Everything we know from decades of the study of human behavior would lead us to believe that carbon pollution will go down as the price on emissions increases. The only interesting question is by how much.
The prescription then for anyone seriously concerned about climate change is simple: price carbon to the point where its now unpriced damages are incorporated into the price, and get out of the way. It’s simple. It works. It’s conservative to the core.
It’s also a silver bullet solution if there ever was one.
From EDF Voices:
Tell someone you are a “climate economist,” and the first thing you hear after the slightly puzzled looks subside is, “How much?” Show me the money: “How much is climate change really costing us?”
Here it is: at least $40.
That, of course, isn’t the total cost, which is in the trillions of dollars. $40 is the cost per ton of carbon dioxide pollution emitted today, and represents the financial impacts of everything climate change wreaks: higher medical bills, lost productivity at work, rising seas, and more. Every American, all 300 million of us, emit around twenty of these $40-tons per year.
The number comes from none other than the U.S. government in an effort to uncover the true cost of carbon pollution. This exercise was first conducted in 2010. It involved a dozen government agencies and departments, several dozen experts, and a fifty-page, densely crafted “technical support document,” replete with some seventy, peer-reviewed references and an even more technical appendix.
Cass Sunstein, the Harvard legal scholar of Nudge fame, who was co-leading the process for the White House at the time, recently declared himself positively surprised how the usual interest-group politics were all-but absent from the discussions throughout that process. This is how science should be done to help guide public policy.
The cost of carbon pollution is too low
The number originally reached in 2010 wasn’t $40. It was a bit more than half as much. What happened? In short, the scientific understanding of the impacts of rising seas had advanced by so much, and the peer-reviewed, economic models had finally caught up to the scientific understanding circa 2007, that a routine update of the cost of carbon number resulted in the rather dramatic increase to near $40 per ton. (There are twenty pages of additional scientific prose, if you want to know the details.)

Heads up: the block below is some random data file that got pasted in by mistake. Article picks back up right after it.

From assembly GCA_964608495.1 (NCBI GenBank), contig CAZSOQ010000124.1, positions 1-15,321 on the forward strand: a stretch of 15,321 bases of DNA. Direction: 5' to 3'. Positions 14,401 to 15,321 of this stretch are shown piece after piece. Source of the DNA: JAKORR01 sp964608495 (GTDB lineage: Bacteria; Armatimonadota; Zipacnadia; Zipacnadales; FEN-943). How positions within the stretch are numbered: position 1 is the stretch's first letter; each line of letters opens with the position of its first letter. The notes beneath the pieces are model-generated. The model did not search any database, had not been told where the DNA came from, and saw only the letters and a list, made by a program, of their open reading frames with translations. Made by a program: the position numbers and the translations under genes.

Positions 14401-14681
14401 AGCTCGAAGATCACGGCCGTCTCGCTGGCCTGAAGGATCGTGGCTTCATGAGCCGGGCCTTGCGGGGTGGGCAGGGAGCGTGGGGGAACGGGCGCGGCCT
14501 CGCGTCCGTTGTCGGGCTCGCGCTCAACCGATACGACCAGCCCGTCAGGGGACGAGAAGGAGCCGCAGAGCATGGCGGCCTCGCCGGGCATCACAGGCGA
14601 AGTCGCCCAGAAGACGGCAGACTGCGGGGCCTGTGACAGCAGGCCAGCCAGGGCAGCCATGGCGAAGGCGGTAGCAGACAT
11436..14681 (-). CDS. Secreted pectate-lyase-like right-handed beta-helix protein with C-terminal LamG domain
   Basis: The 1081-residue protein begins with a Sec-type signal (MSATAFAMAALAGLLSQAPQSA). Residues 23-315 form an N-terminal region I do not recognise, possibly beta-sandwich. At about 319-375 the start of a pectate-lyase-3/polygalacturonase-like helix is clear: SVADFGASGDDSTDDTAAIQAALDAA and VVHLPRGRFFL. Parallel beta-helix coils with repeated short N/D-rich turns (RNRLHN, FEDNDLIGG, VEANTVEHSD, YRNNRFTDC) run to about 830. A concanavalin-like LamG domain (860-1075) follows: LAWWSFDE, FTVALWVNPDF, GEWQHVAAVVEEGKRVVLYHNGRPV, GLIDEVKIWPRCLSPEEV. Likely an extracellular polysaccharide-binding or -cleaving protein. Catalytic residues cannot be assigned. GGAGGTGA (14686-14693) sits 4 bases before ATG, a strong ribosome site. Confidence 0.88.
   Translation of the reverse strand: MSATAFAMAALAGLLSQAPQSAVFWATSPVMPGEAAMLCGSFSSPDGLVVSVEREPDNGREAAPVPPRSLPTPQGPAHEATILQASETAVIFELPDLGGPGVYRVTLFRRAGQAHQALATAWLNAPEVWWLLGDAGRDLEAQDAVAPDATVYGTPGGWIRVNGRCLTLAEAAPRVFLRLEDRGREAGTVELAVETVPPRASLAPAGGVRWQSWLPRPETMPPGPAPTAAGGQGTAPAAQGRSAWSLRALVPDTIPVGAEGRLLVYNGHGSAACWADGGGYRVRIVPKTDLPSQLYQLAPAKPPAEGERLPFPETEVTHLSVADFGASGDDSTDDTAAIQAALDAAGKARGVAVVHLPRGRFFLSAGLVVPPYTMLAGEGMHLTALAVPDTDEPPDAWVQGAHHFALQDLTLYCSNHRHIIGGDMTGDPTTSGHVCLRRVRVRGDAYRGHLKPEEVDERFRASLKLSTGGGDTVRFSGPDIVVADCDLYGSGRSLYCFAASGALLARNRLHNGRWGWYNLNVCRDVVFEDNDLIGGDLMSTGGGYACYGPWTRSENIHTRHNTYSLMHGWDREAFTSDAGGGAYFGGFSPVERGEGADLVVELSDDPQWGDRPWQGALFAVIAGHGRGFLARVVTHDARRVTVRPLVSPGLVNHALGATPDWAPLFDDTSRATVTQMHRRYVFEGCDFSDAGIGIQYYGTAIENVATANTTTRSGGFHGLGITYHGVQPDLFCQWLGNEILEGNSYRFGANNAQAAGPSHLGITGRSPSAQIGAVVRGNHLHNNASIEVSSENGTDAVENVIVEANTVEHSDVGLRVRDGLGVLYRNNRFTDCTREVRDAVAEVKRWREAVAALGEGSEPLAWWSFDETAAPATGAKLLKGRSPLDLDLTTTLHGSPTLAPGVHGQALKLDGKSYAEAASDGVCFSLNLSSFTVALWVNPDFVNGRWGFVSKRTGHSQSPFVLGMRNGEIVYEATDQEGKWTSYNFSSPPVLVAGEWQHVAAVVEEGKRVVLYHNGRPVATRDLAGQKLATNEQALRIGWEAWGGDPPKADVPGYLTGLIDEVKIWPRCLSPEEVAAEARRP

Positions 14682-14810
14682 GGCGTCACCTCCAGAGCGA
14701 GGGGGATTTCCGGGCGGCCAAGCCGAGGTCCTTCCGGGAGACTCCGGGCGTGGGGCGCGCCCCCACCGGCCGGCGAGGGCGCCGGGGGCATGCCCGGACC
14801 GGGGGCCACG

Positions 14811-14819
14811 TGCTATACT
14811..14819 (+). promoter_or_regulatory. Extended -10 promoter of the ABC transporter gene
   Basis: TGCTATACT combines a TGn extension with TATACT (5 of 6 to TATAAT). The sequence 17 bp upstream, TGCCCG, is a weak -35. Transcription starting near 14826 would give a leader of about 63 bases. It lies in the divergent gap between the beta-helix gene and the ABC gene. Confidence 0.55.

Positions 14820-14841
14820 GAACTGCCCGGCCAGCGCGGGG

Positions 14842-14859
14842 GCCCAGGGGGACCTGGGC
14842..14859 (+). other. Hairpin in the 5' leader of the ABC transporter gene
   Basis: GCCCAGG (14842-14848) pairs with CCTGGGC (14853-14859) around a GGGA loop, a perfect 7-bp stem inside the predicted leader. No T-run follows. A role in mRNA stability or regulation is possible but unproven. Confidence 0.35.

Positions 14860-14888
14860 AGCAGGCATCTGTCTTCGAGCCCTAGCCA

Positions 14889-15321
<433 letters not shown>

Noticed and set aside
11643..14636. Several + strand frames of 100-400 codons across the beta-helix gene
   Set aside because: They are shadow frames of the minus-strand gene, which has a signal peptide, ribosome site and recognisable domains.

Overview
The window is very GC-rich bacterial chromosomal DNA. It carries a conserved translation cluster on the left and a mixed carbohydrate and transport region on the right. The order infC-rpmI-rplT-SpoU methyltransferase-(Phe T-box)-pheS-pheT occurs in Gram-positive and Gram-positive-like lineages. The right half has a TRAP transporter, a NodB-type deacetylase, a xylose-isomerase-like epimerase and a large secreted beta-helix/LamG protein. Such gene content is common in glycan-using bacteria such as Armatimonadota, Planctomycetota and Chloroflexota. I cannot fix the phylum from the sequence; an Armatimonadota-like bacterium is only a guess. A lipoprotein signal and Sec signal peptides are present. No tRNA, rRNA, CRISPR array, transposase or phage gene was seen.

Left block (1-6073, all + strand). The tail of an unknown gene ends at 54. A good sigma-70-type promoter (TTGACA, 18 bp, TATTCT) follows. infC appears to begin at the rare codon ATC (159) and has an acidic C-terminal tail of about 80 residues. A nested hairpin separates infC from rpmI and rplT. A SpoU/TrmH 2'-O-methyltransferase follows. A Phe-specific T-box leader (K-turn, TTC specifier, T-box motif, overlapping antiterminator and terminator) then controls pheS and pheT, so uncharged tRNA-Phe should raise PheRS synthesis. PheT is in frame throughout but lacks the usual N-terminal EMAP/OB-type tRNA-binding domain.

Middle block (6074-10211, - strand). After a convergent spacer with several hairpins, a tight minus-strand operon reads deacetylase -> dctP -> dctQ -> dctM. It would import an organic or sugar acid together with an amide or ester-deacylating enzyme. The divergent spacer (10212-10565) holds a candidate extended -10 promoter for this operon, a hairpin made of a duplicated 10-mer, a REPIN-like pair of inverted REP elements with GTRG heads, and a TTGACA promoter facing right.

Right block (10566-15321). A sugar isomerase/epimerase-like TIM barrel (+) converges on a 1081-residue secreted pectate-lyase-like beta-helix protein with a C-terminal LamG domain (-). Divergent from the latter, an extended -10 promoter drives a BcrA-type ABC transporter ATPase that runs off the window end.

In other words, we had been seriously underestimating the cost of climate change all along. That’s the exact opposite of what you hear from those who want to ignore the problem, and the $40 itself is still woefully conservative. Some large companies, including the likes of Exxon, are voluntarily using a higher price internally for their capital investment decisions.
And everything we know about the science points to the fact that the $40 figure has nowhere to go but up. The more we know, the higher the costs. And even what we don’t knowpushes the costs higher still.
Howard Shelanski, Sunstein’s successor as the administrator of the Office of Information and Regulatory Affairs (OIRA, pronounced “oh-eye-ruh”), has since presided over a further update of the official number. In fact, this one didn’t incorporate any of the latest science. It was simply a minor technical correction of the prior update, resulting in a $1 revision downward. (The precise number is now $37, though I still say $40 at cocktail parties, to avoid a false sense of precision. Yes, that’s what a climate economist talks about at cocktail parties.)
And once again, it all demonstrated just how science ought to be done: Sometimes it advances because newer and better, peer-reviewed publications become available. Sometimes it advances because someone discovers and fixes a small mathematical error.
Your input is needed
While announcing the correction, Shelanski added another layer of transparency and an opportunity for further refinements of the numbers: a formal call for public comments on the way the cost of carbon figure is calculated, open through January 27 February 26.
We are taking this opportunity seriously. EDF, together with our partners at the Natural Resource Defense Council, New York University School of Law’s Institute for Policy Integrity, and the Union of Concerned Scientists, is submitting formal, technical comments in support of the administration’s use of the cost of carbon pollution number as well as recommending further revisions to reflect the latest science.
The bottom line, as economists like to put it, is that carbon pollution costs society a lot of money. So as the technical experts trade scientific papers, you can help by reminding our leaders in Washington that we need strong, science-based climate policies.
Update (on January 24): The official comment period just was extended for another month, through February 26. More time to show your support.